Where In Bruges affirms its worth is during the surprisingly emotional finale; in which Ray, Ken and Harry all come face to face. The film explores themes of guilt and redemption and poses the question of whether certain acts are truly irredeemable. From Ken's father-figure virtues to Harry's crime-boss iron fist, there are codes to be followed and consequences for deviance. McDonagh gets great performances across the board, but I was particularly impressed with Farrell here. Around the time this came out, the Irish actor was stuck between forgettable blockbusters like S.W.A.T. and Daredevil and underperforming gems like Phone Booth and Miami Vice. Anyone who doubts the actor's range and talent should be assuaged by his performance here, as he steals almost every scene he is in. In Bruges is the kind of film that rarely gets made. It is challenging, off-kilter and rewarding. I hope McDonagh's reunion with Farrell and Gleeson in the upcoming The Banshees of Inisherin is as successful.
THE 4K ULTRA HD:
I owned the film on DVD but not Blu-ray, but I expect Kino's newly commissioned 2.39:1/2160p/HEVC/H.265 transfer from the source elements with HDR and Dolby Vision is a stark improvement on both. Approved by cinematographer Eigil Bryld, the transfer looks quite impressive, and offers abundant detail and texture in close-ups. Skin tones and highlights are accurate, and black levels are good. The image captures the beauty of Bruges in its buildings and canals, and outdoor, nighttime scenes are particularly impressive. The film is not immensely colorful, but the HDR grade does give the city lights a pleasing shine. Grain is fine and nicely resolved, and I noticed no issues with source damage or digital tinkering.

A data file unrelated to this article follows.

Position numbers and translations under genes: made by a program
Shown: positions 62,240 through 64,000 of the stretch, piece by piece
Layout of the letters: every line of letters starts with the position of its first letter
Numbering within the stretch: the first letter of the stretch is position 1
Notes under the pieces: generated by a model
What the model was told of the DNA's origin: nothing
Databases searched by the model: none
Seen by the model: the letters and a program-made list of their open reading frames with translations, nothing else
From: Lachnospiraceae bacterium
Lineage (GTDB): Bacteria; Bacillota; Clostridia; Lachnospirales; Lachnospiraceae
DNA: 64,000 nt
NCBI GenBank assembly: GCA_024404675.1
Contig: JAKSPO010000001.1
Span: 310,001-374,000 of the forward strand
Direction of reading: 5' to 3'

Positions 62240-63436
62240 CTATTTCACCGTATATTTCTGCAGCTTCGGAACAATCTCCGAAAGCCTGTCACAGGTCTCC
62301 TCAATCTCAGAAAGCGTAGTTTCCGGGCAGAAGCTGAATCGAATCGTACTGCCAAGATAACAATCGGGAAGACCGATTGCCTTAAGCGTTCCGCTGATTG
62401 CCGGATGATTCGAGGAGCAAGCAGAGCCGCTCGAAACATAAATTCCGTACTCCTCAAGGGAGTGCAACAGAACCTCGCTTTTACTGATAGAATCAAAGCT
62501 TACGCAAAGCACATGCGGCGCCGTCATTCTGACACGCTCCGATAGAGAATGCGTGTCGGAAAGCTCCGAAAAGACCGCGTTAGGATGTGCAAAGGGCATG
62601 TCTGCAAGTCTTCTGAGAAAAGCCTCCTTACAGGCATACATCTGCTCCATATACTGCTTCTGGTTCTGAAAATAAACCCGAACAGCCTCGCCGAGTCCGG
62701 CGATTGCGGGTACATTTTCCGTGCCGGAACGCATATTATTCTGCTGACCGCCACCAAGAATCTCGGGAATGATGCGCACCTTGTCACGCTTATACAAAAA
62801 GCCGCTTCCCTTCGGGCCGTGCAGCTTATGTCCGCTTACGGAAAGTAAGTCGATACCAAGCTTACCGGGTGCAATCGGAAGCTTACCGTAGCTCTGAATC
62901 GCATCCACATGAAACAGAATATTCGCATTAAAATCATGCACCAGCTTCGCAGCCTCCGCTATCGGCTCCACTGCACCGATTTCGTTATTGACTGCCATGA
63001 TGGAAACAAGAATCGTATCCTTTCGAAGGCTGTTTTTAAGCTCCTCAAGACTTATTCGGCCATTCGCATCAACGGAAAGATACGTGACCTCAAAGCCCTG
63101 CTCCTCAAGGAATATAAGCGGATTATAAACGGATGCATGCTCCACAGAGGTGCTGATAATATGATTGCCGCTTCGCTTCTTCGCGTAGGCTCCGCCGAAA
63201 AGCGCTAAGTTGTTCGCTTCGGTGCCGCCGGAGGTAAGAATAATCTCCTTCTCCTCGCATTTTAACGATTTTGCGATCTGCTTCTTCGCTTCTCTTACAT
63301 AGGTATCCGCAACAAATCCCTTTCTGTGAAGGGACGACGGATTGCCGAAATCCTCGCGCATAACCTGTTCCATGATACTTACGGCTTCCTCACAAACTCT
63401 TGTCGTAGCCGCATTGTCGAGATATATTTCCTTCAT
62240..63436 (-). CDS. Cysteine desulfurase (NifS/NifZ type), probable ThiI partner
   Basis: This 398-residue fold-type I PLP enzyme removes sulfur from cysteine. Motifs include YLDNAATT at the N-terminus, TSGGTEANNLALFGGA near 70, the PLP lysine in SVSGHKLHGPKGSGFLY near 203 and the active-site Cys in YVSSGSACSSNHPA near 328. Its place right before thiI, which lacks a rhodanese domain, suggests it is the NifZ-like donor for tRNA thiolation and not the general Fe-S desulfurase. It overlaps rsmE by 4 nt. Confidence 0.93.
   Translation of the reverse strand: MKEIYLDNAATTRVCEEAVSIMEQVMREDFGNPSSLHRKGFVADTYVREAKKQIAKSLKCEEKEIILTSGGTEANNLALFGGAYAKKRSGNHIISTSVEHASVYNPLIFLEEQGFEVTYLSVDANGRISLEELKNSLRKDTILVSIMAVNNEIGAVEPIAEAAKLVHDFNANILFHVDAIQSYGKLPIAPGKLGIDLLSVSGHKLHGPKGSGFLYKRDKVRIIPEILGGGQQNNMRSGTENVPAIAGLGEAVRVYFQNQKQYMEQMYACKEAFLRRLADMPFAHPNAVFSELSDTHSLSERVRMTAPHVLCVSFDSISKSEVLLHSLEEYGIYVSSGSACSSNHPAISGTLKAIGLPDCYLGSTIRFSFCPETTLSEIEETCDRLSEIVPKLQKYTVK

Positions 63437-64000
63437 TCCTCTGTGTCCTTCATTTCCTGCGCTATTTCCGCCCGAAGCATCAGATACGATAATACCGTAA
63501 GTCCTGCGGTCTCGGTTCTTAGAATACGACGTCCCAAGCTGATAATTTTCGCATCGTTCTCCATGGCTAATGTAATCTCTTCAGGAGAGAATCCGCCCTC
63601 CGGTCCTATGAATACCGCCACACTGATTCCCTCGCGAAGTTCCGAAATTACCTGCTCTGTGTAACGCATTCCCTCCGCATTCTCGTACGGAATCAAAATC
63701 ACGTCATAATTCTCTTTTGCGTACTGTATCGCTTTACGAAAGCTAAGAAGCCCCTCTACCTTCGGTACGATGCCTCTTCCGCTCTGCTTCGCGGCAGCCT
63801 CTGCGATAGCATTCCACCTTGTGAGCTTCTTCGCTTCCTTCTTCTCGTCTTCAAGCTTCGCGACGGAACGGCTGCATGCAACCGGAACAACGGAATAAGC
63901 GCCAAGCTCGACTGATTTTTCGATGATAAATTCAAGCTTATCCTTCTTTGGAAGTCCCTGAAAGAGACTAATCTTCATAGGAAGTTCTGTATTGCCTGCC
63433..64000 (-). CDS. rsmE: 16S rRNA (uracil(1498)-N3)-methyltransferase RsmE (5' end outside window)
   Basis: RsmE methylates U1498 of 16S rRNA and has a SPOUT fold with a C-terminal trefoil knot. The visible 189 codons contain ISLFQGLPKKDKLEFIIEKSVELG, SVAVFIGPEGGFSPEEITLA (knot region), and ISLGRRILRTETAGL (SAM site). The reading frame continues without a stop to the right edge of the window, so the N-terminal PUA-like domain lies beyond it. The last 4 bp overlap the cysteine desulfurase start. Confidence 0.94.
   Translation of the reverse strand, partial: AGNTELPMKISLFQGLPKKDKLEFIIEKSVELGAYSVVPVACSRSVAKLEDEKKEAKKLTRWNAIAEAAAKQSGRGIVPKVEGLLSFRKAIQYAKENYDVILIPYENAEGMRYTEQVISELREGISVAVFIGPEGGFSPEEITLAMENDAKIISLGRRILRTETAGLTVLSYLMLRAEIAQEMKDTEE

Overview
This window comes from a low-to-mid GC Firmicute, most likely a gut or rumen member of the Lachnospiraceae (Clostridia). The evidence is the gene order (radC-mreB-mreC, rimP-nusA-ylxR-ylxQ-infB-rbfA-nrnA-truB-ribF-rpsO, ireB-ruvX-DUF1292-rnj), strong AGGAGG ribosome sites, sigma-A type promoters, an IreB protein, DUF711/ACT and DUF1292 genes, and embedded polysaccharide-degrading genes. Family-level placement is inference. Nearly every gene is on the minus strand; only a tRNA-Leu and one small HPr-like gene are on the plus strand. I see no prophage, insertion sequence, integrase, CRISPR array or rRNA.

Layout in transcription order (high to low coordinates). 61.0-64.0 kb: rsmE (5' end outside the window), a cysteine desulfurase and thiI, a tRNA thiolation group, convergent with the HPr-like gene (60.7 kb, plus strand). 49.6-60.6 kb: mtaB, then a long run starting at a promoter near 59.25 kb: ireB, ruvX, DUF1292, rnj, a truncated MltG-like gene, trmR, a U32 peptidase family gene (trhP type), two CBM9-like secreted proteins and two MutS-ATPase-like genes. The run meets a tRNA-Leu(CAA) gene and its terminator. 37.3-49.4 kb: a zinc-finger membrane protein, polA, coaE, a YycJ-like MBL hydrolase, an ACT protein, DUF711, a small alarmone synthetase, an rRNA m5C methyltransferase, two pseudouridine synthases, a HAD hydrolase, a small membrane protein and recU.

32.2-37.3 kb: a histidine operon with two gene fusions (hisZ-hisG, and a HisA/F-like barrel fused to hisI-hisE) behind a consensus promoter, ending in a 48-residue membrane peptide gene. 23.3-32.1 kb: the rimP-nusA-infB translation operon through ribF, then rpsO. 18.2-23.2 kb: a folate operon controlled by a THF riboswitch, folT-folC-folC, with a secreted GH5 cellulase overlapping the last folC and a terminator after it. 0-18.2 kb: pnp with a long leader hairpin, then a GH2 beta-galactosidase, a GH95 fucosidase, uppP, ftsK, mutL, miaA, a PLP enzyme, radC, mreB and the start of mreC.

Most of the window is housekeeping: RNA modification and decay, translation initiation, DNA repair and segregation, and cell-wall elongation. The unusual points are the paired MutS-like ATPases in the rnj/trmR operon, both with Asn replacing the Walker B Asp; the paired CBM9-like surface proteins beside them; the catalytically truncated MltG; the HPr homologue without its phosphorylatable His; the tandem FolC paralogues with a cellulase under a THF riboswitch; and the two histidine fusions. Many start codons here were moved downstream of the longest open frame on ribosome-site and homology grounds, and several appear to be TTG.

The 5.1 DTS-HD Master Audio mix is recycled but certainly serviceable. The rapid-fire dialogue is always clear and uncrowded, and ambient effects like crowd noise and weather move through the surrounds. The soundtrack is given some nice weight, and the few action sequences offer lively surround and subwoofer response. A 2.0 DTS-HD Master Audio mix and English SDH subtitles also are included.
PACKAGING AND EXTRAS:
This two-disc set includes the 4K disc and a Blu-ray. The discs are packed in a black case that is wrapped in a slipcover. The bonus features are also recycled and appear on the Blu-ray disc: When in Bruges (13:49/SD) is a making-of piece; Strange Bruges (7:28/SD) sees the cast discussing the city; Fucking Bruges (1:35/SD) is a reel of the film's profanity; and A Boat Trip Around Bruges (5:54/SD) offers views of and trivia about the city. You also get Deleted/Extended Scenes (18:26/SD); a Gag Reel (5:59/SD); EPK B-Roll (13:01/SD) and Trailers (5:04/HD).
This film - like Martin McDonagh's other projects - may not be for all tastes, but I find In Bruges to be a challenging, hilarious, and rewarding film. Colin Farrell, Brendan Gleeson, and Ralph Fiennes give standout performances in this unexpectedly emotional character study about hitmen in hiding. Kino gives the movie a welcome upgrade in 4K and the package is Highly Recommended.
William lives in Burlington, North Carolina, and looks forward to a Friday-afternoon matinee.